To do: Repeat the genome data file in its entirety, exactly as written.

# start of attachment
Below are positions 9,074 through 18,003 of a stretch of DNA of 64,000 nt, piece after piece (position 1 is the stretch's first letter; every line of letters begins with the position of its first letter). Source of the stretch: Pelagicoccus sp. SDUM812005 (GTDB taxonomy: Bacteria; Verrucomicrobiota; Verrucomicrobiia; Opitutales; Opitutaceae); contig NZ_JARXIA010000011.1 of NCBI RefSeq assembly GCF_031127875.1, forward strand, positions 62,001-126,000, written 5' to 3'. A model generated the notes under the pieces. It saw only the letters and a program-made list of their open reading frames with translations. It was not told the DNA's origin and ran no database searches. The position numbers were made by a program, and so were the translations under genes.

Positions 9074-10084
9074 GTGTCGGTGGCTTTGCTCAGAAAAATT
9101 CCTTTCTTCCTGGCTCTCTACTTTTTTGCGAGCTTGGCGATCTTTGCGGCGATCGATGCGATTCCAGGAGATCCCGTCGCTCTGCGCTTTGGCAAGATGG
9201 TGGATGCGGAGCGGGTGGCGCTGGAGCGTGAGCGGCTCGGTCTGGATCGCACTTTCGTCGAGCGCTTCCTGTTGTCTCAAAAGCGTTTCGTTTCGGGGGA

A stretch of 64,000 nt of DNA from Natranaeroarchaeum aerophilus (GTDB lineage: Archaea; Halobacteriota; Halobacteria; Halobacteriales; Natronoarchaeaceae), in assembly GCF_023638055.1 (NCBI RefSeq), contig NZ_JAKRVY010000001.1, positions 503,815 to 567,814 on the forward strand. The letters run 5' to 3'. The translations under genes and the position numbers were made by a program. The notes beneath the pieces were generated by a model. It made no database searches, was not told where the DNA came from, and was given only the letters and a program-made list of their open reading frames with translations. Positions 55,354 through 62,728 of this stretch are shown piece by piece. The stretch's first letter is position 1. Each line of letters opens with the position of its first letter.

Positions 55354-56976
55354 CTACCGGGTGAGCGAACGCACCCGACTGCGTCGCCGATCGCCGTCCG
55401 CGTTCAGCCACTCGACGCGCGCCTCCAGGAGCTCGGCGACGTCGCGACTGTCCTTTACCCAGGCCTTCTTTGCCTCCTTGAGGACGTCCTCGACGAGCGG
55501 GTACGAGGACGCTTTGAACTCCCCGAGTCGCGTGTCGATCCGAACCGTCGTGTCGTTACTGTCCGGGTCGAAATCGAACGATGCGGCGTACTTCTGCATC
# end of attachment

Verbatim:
Below are positions 9,074 through 18,003 of a stretch of DNA of 64,000 nt, piece after piece (position 1 is the stretch's first letter; every line of letters begins with the position of its first letter). Source of the stretch: Pelagicoccus sp. SDUM812005 (GTDB taxonomy: Bacteria; Verrucomicrobiota; Verrucomicrobiia; Opitutales; Opitutaceae); contig NZ_JARXIA010000011.1 of NCBI RefSeq assembly GCF_031127875.1, forward strand, positions 62,001-126,000, written 5' to 3'. A model generated the notes under the pieces. It saw only the letters and a program-made list of their open reading frames with translations. It was not told the DNA's origin and ran no database searches. The position numbers were made by a program, and so were the translations under genes.

Positions 9074-10084
9074 GTGTCGGTGGCTTTGCTCAGAAAAATT
9101 CCTTTCTTCCTGGCTCTCTACTTTTTTGCGAGCTTGGCGATCTTTGCGGCGATCGATGCGATTCCAGGAGATCCCGTCGCTCTGCGCTTTGGCAAGATGG
9201 TGGATGCGGAGCGGGTGGCGCTGGAGCGTGAGCGGCTCGGTCTGGATCGCACTTTCGTCGAGCGCTTCCTGTTGTCTCAAAAGCGTTTCGTTTCGGGGGA

A stretch of 64,000 nt of DNA from Natranaeroarchaeum aerophilus (GTDB lineage: Archaea; Halobacteriota; Halobacteria; Halobacteriales; Natronoarchaeaceae), in assembly GCF_023638055.1 (NCBI RefSeq), contig NZ_JAKRVY010000001.1, positions 503,815 to 567,814 on the forward strand. The letters run 5' to 3'. The translations under genes and the position numbers were made by a program. The notes beneath the pieces were generated by a model. It made no database searches, was not told where the DNA came from, and was given only the letters and a program-made list of their open reading frames with translations. Positions 55,354 through 62,728 of this stretch are shown piece by piece. The stretch's first letter is position 1. Each line of letters opens with the position of its first letter.

Positions 55354-56976
55354 CTACCGGGTGAGCGAACGCACCCGACTGCGTCGCCGATCGCCGTCCG
55401 CGTTCAGCCACTCGACGCGCGCCTCCAGGAGCTCGGCGACGTCGCGACTGTCCTTTACCCAGGCCTTCTTTGCCTCCTTGAGGACGTCCTCGACGAGCGG
55501 GTACGAGGACGCTTTGAACTCCCCGAGTCGCGTGTCGATCCGAACCGTCGTGTCGTTACTGTCCGGGTCGAAATCGAACGATGCGGCGTACTTCTGCATC